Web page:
2 items from 2016
Ever envisaged Kelly Brook as a latterday Bonnie Parker? Me neither. But talented writer/director Maeve Murphy has other ideas, casting Kelly as disgruntled shop employee Kate who decides to rob her place of work when redundancy looms. It’s fluffy, sunny fare, shot in breezy London locales that go some way towards disguising the ropey plot and televisual contrivance.
Personally, I much preferred Murphy’s short film, Sushi, the tasty appetiser to this altogether more bland main course.
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- Mark Kermode, Observer film critic
It has some appealing quirky touches, but Maeve Murphy’s comedy might have worked better on the small screen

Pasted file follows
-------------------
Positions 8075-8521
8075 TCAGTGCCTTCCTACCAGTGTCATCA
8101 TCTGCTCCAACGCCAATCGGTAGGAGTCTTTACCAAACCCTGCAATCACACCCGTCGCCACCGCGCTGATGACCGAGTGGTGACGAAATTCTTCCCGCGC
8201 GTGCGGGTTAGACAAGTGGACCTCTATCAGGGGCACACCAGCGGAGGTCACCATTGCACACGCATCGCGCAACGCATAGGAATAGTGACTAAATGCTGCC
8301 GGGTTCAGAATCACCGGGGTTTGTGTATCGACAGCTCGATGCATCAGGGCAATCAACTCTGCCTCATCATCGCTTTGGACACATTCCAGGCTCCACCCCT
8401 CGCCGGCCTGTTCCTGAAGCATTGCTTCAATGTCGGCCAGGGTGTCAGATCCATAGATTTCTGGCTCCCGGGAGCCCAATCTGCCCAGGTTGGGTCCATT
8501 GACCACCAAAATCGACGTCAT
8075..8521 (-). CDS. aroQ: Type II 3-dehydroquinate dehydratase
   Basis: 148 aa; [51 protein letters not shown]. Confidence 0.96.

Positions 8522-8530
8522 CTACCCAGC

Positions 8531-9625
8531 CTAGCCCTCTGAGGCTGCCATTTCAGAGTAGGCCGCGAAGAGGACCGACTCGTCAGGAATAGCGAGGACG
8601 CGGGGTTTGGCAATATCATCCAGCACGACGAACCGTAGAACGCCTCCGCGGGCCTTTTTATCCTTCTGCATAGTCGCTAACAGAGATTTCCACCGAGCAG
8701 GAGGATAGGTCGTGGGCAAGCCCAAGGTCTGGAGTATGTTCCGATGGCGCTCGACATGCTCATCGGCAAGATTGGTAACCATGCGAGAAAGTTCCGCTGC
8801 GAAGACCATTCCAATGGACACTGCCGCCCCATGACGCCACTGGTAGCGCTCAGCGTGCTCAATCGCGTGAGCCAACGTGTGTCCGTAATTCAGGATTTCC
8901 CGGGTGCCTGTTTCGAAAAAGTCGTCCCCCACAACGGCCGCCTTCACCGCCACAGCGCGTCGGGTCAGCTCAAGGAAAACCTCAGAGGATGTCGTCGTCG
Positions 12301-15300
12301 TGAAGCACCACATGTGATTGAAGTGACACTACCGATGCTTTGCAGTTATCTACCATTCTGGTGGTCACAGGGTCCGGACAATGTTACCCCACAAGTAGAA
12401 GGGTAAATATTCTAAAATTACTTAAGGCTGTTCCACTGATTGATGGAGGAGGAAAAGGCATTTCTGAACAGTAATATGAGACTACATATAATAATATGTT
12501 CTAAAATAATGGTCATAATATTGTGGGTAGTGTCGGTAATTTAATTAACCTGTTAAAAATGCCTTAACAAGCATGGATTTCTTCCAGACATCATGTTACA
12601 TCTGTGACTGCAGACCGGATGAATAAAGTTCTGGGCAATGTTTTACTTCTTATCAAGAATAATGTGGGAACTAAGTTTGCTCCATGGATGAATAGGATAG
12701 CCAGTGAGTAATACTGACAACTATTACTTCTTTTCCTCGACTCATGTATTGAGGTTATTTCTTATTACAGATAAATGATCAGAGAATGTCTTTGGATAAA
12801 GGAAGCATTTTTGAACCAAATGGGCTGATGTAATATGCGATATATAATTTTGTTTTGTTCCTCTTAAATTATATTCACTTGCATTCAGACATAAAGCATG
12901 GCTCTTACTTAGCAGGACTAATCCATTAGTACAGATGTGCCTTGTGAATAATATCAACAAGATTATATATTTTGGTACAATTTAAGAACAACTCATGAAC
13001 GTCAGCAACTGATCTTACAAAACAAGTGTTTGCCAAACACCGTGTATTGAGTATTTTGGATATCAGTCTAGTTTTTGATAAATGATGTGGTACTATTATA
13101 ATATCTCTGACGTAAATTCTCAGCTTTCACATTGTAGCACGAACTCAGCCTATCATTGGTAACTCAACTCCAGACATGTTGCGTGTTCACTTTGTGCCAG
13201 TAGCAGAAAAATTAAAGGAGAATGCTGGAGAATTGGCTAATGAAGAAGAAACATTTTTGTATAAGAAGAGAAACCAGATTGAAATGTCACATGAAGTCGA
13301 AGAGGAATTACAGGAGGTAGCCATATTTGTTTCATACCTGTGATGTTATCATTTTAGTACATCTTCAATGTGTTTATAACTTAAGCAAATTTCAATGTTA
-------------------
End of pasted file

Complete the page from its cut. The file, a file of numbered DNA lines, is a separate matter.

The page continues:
Maeve Murphy is the award-winning theatre and film director whose debut feature Silent Grace (2001) was a tough drama about Irish Republican hunger-strikers in women’s prisons. For her new movie, she has gone for a larky comedy caper – for me it didn’t gel, despite some divertingly surreal touches. Kelly Brook plays Kate, an out-of-work actor dumped by her boyfriend on the same day as being laid off from her humiliating stopgap job selling cutesy home furnishings. In a rage, she conceives a bizarre plan to rob this store of its cash takings, imitating her secret heroine, beret-wearing outlaw Bonnie Parker of Bonnie and Clyde fame. There are some nice exterior locations in King’s Cross, London: a nod to the Ealing classic The Ladykillers. It has a quirkiness that might have worked better on television. »
- Peter Bradshaw
2 items from 2016
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